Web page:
Facebook Battles with Like Forgery (and with the Corrupted Human Nature)

Facebook WarriorHumans sucks. We somehow always find a way to spoil good things. Dogs are totally so much better. In general, their morale standards are certainly higher and definitely less corruptible. It doesn’t really makes any sense to me why “dog” mostly has a negative slang’s connotation, because it is actually quite flattering.

But with all due respect to dogs, they aren’t the topic here. What I want to talk about is how the human behavior has once again managed to tarnish some great technological invention and forced a company to squander its resources trying to launder the stains.

One of the main causes for Facebook’s success is its Like annotation. It became the purest form online for a positive gesture- If a person liked some web element (photo, video, page, etc.) he/she expressed their appreciation by Liking it. A simple and powerful way to quantify the quality of elements over the internet.

But what have we (the nefarious humans) done with it? We commercialized it, transformed it into a trade. Buying and selling Facebook Likes became a too common phenomenon which ruins the true social relation transparency for people and crookedly skewing Facebook’s social graph.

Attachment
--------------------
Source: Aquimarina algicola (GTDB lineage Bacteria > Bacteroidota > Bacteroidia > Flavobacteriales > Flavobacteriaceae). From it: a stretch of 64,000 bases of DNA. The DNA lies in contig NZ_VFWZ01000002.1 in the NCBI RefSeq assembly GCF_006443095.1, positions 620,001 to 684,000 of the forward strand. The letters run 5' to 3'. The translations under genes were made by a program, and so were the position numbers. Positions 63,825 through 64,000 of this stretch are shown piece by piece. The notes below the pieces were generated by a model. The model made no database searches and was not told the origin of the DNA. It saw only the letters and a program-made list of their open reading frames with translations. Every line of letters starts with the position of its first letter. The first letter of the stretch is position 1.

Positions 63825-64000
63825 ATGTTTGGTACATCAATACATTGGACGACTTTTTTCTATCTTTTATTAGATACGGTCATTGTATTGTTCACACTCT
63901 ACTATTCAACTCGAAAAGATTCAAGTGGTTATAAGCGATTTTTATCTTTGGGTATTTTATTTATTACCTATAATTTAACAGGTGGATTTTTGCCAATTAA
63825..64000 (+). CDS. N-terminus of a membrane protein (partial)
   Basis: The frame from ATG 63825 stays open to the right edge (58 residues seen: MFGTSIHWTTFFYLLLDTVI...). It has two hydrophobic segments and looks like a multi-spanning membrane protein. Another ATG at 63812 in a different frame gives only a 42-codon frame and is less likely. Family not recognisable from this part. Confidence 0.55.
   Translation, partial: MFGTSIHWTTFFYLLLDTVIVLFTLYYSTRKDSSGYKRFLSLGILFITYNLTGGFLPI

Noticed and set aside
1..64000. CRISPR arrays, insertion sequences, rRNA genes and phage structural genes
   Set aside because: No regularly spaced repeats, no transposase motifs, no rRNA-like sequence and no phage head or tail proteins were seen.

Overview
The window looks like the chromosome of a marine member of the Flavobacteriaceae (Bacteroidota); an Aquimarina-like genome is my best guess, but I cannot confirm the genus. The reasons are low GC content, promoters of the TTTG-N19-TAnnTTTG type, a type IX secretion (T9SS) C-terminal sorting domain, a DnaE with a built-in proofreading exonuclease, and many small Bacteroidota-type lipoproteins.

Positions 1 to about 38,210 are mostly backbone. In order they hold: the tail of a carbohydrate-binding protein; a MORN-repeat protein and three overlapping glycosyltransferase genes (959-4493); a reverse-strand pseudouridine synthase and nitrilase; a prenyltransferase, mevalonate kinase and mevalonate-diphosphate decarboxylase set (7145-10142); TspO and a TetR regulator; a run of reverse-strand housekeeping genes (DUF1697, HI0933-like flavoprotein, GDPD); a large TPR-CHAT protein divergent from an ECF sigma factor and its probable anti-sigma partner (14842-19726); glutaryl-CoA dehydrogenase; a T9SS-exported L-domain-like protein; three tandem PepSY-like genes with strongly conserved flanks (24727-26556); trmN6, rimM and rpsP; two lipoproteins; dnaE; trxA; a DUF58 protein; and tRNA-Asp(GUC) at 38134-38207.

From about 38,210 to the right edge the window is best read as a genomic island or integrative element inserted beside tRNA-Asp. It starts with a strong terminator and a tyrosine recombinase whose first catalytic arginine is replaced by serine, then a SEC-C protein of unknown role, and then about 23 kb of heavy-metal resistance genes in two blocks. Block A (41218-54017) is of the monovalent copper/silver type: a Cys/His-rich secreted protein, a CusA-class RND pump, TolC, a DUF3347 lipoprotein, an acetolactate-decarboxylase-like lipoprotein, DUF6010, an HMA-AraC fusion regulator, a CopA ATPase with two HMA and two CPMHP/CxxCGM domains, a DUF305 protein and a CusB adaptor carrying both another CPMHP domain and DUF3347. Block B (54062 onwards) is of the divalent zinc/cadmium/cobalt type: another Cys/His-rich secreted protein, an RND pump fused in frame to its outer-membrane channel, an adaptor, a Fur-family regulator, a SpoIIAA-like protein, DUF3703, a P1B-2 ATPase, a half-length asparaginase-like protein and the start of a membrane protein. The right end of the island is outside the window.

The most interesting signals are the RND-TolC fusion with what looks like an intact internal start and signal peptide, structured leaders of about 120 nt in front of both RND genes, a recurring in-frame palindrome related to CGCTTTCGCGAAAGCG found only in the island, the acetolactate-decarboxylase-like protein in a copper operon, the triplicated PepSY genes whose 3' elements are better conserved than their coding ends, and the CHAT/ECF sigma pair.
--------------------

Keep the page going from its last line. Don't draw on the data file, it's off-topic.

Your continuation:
Instead of a pure online gesticulation, the Like has somewhat emerged into a commodity. And Facebook, as a social networking platform which aims to reflect the most accurate social expression, can’t let that happened or at least keep it inside tolerable boundaries.

So before this Like commerce occurrence would really get out of bearable control, Facebook had to take some preventive algorithmic measures. Measures which obviously required resources that could have been allocated elsewhere to genuinely outdo the platform itself rather than dealing with the dark side of the human nature.

Facebook states that the new policing algorithms will enforce Facebook’s anti-fake Likes agenda better and averagely less than one percent of law-abiding Pages’ Likes had been amputated. That said, I’m pretty sure that for some Pages which have chosen a bit more devious promotion tactics, the amputation rate is closer to 100%…

As I implied earlier, Facebook isn’t the first internet company which have to skirmish with this kind of massive-scale forgery. It goes way, way back (in relative technological time frame)…

Not so long after the two brilliant Stanford students invented a new revolutionary system to rank web pages based on links, we (again, the vicious humans) already transformed it into a corrupt monger and today that system is vastly broken. Yeah, we screwed that one pretty good.

So this not-so-small-anymore company had to declare war against the link barter which caused a pretty monumental shitstorm. Hopefully, Facebook can avoid this sort of future tempest by severing the infected humanly contamination while it is still in its adolescence.

And maybe, just maybe, someday in the far distant future we will learn a thing or two from dogs.